Thank you, Laika

 

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I think there is probably a limit to the number of times I’m permitted to mention That Thing That Happened before I become incredibly annoying, so let me get it out of the way: I only went and won a bloody British Fantasy Award, didn’t I?

The award-winning (!?) story in question is “Looking for Laika”, which was published in Interzone #273 and reprinted in Best of British Science Fiction 2017, and is a story close to my heart for all kinds of reasons, not least of which because it’s a kind of love letter to Laika, the Soviet space dog who was sent into space to die. I’m still astonished, honestly. I never expected that I might win, and I think I might have gone into some kind of shock when Adrian Tchaikovsky called my name out, because I don’t really remember anything that happened between that moment, and sitting back down. Apparently I made a speech, which sounds legit, although I didn’t write a speech because I didn’t think I’d win and I’m not entirely sure what I said (though I do recall yelling at Simon Bestwick to stand up…)

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photo courtesy of Donna Bond

Anyway. That’s a thing that happened. And ironically even though I’m a writer, I’m not sure how to express in words how much it means to me, a vaguely person-shaped ball of anxious, imposter-syndrome infused jelly who has been writing since I was old enough to pick up a pen. Except to say that it means that much more that I was in a room surrounded by dear friends, and respected colleagues, and of course, Mr Mauro. I might never fully be over it, but I promise I’ll stop going on about it, at the very least.

And then there was Fantasycon more generally, which may actually have been my favourite Fantasycon yet. Brilliantly sprawling hotel filled with weird, mismatching statues. Beautiful city. Tons of gorgeous books. And most important of all, wonderful company.

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photo courtesy of Jim McLeod

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photo courtesy of Tim Major

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Photo courtesy of Jess Jordan

I would do a full con report, but it wouldn’t do any of it justice, and I’d miss people out. So I’ll just say, to everyone I spent time with last weekend, whether we spoke briefly in passing or spent hours laughing, whether we shared a few drinks, or a signing table, or a reading slot, or near enough the whole damn weekend: you are all magical people and you make my world so much better by being in it. Thank you.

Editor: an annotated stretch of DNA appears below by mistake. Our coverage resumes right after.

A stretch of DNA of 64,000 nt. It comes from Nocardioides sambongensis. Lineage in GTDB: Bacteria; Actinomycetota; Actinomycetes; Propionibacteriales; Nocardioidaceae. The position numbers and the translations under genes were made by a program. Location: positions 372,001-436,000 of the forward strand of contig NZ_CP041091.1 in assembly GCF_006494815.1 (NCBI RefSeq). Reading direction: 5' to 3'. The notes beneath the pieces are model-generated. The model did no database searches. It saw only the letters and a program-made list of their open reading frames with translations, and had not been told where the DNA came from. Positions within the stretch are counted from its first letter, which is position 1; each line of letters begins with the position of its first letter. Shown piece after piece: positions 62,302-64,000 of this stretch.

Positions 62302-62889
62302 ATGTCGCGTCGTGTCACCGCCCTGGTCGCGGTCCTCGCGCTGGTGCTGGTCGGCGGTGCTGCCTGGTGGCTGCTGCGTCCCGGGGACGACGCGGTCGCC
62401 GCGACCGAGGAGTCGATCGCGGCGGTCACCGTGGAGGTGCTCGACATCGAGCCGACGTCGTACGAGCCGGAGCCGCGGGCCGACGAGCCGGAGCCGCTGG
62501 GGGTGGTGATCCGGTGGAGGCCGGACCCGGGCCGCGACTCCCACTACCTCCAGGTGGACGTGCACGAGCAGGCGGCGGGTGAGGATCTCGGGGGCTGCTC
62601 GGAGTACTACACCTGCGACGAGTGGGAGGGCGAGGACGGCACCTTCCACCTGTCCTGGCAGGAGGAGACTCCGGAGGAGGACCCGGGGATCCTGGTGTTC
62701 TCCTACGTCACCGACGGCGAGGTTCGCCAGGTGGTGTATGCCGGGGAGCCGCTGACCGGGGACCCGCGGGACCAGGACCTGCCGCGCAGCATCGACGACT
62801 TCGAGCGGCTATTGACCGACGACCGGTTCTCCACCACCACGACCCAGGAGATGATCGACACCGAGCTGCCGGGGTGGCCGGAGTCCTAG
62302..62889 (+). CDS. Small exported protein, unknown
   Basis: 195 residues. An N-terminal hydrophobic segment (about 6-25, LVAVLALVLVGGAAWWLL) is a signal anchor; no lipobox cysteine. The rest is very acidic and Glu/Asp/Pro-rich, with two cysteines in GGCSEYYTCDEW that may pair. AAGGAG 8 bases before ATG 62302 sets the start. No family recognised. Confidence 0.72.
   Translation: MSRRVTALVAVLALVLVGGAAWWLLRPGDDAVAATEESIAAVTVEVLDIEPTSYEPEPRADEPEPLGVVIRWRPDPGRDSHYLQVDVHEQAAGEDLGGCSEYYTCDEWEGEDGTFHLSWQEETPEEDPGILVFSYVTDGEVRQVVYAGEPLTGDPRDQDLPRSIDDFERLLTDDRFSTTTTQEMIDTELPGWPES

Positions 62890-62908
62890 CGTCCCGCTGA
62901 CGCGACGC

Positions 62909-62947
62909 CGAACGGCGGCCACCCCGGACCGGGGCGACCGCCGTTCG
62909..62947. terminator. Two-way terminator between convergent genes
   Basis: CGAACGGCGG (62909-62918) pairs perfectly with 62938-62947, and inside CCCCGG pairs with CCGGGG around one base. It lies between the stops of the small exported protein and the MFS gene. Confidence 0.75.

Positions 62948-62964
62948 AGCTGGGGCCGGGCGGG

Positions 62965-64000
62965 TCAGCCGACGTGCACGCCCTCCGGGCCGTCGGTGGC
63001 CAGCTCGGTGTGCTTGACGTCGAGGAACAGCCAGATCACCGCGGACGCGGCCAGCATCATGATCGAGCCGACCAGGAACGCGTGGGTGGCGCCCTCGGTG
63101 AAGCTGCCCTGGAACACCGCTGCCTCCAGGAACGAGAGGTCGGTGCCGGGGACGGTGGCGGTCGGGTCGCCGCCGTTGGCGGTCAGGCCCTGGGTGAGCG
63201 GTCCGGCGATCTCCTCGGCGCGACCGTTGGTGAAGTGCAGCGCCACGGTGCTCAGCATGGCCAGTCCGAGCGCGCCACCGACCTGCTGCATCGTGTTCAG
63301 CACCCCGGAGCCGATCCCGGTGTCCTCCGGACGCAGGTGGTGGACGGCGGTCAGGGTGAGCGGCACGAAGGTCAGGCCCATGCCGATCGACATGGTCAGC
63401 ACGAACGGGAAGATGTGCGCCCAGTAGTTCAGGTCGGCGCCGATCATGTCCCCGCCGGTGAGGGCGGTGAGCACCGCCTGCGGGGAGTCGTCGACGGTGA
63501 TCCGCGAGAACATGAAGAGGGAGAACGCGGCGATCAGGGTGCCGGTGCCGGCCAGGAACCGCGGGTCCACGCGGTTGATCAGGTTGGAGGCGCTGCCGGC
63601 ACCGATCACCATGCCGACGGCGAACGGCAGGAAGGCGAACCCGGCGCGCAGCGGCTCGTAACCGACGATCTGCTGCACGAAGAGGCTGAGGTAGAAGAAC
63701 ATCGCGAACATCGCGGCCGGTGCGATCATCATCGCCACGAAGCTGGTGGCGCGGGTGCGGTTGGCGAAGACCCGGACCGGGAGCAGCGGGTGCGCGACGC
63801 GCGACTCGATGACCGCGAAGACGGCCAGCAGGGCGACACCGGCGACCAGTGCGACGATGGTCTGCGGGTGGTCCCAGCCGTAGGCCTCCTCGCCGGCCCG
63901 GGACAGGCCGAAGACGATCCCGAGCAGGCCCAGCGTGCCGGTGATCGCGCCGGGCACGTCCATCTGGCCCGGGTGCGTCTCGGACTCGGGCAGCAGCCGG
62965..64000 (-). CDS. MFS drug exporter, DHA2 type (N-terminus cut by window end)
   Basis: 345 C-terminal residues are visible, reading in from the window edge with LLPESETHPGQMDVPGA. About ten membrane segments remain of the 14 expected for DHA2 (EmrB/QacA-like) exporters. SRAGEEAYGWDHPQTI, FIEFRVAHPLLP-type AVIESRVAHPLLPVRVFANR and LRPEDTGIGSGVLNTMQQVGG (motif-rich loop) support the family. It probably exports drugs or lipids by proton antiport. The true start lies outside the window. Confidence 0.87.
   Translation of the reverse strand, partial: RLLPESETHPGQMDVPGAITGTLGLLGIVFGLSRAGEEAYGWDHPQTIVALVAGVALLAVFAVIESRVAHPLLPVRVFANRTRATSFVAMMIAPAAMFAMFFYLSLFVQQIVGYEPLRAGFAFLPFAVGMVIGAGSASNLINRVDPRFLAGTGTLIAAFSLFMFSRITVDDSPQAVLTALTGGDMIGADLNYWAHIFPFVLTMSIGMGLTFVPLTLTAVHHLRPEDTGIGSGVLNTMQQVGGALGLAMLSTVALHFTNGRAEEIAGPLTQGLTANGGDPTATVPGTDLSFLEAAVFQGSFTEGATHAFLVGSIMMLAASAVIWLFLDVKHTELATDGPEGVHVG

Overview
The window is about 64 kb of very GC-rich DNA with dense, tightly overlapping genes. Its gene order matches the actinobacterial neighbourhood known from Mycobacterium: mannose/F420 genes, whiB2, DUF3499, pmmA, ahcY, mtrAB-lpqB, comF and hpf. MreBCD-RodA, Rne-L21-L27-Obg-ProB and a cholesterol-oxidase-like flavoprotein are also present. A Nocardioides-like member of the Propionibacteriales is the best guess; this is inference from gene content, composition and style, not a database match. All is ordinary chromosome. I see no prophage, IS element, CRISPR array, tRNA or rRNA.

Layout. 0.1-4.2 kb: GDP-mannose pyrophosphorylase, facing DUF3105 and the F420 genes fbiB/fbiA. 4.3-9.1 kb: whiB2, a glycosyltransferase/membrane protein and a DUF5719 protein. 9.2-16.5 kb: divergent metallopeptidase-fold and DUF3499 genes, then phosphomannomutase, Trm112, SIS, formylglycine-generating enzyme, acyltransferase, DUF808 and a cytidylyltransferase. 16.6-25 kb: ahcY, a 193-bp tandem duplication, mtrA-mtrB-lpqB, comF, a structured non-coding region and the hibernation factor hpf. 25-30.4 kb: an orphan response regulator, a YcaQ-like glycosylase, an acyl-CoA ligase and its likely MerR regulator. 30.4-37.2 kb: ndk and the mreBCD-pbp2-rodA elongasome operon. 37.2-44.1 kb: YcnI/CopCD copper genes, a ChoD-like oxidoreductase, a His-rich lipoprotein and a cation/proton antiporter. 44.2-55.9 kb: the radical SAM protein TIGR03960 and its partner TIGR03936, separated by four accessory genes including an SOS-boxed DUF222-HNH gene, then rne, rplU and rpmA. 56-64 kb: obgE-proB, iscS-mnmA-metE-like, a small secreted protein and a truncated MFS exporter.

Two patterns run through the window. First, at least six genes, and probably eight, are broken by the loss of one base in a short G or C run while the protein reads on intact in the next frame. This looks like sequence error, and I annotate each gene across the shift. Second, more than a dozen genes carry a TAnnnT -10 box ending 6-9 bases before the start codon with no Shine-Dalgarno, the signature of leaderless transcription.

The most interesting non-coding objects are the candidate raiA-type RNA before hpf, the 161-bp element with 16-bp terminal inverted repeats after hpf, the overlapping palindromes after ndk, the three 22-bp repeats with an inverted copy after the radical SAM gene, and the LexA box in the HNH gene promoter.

More Exciting Times…

Following the shortlisting of my short story ‘Sun Dogs’ for the Shirley Jackson Awards, I have been informed of the exciting (and slightly terrifying!) news that my work has been nominated for not one, but two British Fantasy Awards. My short story ‘Looking for Laika’, which appeared in Interzone #273, has been nominated in the ‘Short Story’ category, while my novella ‘Naming the Bones’ (published by Dark Minds Press) is shortlisted in the ‘Best Novella’ category. Needless to say, I am both thrilled and slightly stunned at this news, and am probably going to be a terrible nervous wreck at the awards in October (so, fair warning for anyone who might encounter me there!)

The full shortlist can be seen here, and I’m very pleased to see so many familiar and highly deserving names on there.

a brief word on fantasycon

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I’m not going to do a long post naming names and all that like I did last year – partly for fear of forgetting people, and partly because I’m still zonked and energy is a precious commodity (but you all know who you are, I hope!)

Suffice to say, Fantasycon by the Sea was a wonderful three days spent in the company of clever, talented, hardworking, accommodating, supportive, friendly, [insert gushing adjective here] people. I spent time nattering with (or probably at – sorry!) familiar faces and said hello to a host of brilliant new people. I am honoured to call them my peers, and in some lucky cases, my friends. (And I thank all of them for not laughing at my ludicrous hobbling.)

I will mention two names: firstly, Paul Feeney, who sadly did not attend, but without whose kindness and generosity I might not have made the event. Thank you, Paul, you are a total gentleman. And the British Fantasy Award-winning Priya Sharma, whose success is really the cherry on the cake, the highlight of an already fantastic weekend – there is honestly no more deserving, talented and wonderful individual, and I’m overjoyed to see her get the recognition she deserves.

Thanks for the smiles, the laughs, the riveting conversations. Thanks for accommodating me and my nervous hurricane of constant verbal nonsense. Thanks for everything.

Fantasy Con for Beginners and the Socially Awkward